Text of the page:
Researchers at Duke University have demonstrated a technique that allows a monkey to control two virtual arms using signals tapped directly from its brain.
The research is designed to help discover better surgical, medical or prosthetic options for humans who lose the use of a limb, but could also be adapted to the increasing variety of non-keyboard-centric controls over drones, robots wearable computing devices, and other digital hardware.
Using an interface surgically implanted in the monkey’s brain, researchers were able to record activity from a record number of neurons – 500 – from multiple areas in the brain and interpret that activity consistently enough to allow a rhesus monkey to manipulate a pair of arms on a digital avatar.
The monkey was presented with a three-dimensional animated image of a monkey moving two coconut-like spheres against a dark background. It was able to relate its thoughts to movements of a video avatar well enough to get the avatar to move the spheres using basic but voluntary pushing and pulling motions.
The real innovation wasn’t simply allowing the monkey to control a robotic or animated arm, but to control two arms simultaneously and get them both to work together to accomplish a task.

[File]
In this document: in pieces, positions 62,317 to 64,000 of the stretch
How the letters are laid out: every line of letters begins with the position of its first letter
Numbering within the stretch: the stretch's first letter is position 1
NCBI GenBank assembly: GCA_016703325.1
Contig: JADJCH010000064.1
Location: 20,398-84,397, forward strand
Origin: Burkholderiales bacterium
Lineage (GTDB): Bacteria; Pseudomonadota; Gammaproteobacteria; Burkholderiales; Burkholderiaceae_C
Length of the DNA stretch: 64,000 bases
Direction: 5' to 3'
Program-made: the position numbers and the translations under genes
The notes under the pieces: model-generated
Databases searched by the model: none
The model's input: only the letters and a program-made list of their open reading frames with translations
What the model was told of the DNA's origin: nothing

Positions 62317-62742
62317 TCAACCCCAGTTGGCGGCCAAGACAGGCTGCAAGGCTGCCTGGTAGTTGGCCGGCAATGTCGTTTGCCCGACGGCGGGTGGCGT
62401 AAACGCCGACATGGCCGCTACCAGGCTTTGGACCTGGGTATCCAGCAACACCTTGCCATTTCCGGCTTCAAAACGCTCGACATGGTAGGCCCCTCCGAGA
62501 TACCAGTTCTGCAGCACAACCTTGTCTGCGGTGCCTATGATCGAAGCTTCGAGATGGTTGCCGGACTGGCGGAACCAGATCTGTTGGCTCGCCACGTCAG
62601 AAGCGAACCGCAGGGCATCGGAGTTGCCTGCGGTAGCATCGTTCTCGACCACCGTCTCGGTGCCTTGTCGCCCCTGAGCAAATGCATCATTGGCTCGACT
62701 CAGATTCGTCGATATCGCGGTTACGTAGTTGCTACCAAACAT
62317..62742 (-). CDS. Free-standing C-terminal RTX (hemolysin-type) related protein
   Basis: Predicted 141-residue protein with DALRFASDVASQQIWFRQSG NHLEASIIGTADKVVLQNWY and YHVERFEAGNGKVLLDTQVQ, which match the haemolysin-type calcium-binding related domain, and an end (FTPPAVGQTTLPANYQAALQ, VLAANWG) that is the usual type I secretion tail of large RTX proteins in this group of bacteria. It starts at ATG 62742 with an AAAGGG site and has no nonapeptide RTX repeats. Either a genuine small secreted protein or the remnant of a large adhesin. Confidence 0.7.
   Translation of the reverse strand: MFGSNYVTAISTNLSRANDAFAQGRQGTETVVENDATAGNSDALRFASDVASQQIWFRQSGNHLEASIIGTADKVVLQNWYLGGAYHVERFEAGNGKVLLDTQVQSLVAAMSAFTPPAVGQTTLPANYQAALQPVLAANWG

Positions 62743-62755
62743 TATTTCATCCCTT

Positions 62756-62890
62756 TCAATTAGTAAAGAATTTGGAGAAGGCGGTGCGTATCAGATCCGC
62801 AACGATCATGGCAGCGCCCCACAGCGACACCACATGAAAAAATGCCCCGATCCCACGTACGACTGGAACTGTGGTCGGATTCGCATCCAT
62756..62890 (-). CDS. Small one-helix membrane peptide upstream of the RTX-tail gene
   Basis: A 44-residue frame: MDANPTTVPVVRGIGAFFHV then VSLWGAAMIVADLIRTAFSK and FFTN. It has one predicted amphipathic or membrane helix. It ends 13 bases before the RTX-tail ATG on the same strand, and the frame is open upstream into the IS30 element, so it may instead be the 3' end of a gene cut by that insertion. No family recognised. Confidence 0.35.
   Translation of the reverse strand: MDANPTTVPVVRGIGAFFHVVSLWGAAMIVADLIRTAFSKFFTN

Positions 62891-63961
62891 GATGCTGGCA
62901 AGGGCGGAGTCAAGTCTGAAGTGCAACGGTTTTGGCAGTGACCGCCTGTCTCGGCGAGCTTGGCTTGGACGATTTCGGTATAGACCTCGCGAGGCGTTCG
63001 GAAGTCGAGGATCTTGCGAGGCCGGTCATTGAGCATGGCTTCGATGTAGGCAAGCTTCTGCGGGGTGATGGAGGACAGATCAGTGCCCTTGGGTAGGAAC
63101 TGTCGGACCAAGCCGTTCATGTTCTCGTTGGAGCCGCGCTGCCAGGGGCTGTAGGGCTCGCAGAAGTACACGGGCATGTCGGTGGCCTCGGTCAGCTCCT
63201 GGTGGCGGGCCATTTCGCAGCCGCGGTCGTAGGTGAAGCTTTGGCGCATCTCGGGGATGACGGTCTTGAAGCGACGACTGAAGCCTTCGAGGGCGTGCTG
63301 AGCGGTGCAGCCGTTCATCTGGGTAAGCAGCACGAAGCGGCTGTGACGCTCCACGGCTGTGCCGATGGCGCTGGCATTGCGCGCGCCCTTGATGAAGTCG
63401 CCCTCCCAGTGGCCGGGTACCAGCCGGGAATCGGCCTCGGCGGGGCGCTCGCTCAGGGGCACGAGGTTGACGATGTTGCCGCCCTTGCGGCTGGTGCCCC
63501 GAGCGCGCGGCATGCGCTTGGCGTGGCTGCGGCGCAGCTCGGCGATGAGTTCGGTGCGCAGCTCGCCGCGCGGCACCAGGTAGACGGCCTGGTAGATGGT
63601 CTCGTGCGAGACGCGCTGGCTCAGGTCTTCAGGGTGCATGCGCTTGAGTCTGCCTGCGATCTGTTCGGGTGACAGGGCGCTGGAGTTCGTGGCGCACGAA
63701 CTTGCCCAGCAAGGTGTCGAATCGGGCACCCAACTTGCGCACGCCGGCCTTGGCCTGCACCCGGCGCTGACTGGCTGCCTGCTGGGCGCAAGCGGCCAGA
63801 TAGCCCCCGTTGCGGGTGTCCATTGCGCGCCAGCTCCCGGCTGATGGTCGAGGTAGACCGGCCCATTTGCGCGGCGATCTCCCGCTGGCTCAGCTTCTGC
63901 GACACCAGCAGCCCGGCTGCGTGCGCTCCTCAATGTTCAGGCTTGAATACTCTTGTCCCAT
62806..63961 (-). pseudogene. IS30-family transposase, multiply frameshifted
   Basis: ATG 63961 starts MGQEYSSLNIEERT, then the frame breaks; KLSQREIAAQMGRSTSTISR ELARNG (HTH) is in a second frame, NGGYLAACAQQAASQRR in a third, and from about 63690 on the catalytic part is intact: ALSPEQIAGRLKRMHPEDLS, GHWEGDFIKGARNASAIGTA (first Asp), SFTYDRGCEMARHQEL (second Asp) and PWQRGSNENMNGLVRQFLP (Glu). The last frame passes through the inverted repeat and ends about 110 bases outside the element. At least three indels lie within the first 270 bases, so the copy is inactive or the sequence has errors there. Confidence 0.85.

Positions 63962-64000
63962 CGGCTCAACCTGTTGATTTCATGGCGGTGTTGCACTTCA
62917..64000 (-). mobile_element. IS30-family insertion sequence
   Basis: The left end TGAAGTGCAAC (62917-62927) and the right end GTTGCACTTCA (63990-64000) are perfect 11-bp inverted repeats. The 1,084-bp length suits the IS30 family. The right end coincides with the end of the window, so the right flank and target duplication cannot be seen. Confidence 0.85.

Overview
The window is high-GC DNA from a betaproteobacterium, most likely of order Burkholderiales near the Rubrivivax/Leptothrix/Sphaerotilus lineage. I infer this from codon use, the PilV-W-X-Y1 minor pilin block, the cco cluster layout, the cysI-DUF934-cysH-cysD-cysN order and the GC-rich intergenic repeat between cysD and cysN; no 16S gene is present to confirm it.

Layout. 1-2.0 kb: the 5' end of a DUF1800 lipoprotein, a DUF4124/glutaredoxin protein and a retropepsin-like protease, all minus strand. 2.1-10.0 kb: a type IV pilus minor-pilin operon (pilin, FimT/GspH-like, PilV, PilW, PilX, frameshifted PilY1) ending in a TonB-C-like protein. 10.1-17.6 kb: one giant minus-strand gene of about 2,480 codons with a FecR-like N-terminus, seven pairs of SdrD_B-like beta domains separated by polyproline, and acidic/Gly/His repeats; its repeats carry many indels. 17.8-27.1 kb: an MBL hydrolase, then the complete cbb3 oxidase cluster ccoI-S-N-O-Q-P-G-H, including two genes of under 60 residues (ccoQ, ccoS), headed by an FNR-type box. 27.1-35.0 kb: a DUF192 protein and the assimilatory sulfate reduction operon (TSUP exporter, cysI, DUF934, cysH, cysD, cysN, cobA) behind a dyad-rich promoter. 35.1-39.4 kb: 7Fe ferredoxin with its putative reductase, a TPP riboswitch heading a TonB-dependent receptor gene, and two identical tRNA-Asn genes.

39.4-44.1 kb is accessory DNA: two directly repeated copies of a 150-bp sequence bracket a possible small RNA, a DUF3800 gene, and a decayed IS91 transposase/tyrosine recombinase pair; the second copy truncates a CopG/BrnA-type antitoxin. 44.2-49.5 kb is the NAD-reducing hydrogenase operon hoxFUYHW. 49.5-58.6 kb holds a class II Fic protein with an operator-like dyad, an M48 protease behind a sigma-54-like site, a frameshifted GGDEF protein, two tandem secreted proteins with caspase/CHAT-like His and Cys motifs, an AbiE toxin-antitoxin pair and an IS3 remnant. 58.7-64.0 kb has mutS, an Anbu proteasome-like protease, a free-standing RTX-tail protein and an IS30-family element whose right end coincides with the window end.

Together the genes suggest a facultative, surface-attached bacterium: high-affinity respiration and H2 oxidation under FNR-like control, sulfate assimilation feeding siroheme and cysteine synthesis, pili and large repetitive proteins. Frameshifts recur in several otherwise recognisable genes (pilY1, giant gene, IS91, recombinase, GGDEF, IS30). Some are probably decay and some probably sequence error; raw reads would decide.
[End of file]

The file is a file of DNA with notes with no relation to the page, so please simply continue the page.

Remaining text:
Such “bimanual” movements are critical to everything from typing on a keyboard to opening a can, according to Miguel Nicolelis, professor of neurobiology at Duke and lead author of the paper, which was published in a recent issue of the Proceedings of the National Academy of Sciences.
That ability suggested the monkey was able to imaging the avatar’s arms were its own and incorporate them into the internal image of itself the brain uses to control voluntary movements, according to the report.
Work on the interface revealed that large groups of neurons, sometimes in different locations, are responsible for normal motor functions rather than individual neurons or collections of neurons in a single location. Each arm was controlled by different portions of the monkey’s brain, but knowing what sections controlled one arm didn’t help them locate those controlling the other.
That finding indicates the brain scales in non-linear ways when activity increases – demonstrating brain architecture is both extremely flexible in the functions it can adopt and even more difficult to decode using cerebral geography than previously thought.
The paper was unable to conclude, based on the increasing capabilities of both robotics and digitally enhanced primates, whether the inevitable destruction of humanity and resulting post-apocalyptic dystopia would look more like Terminator or Planet of the Apes.
Image: Duke Univ./Miguel Nicolelis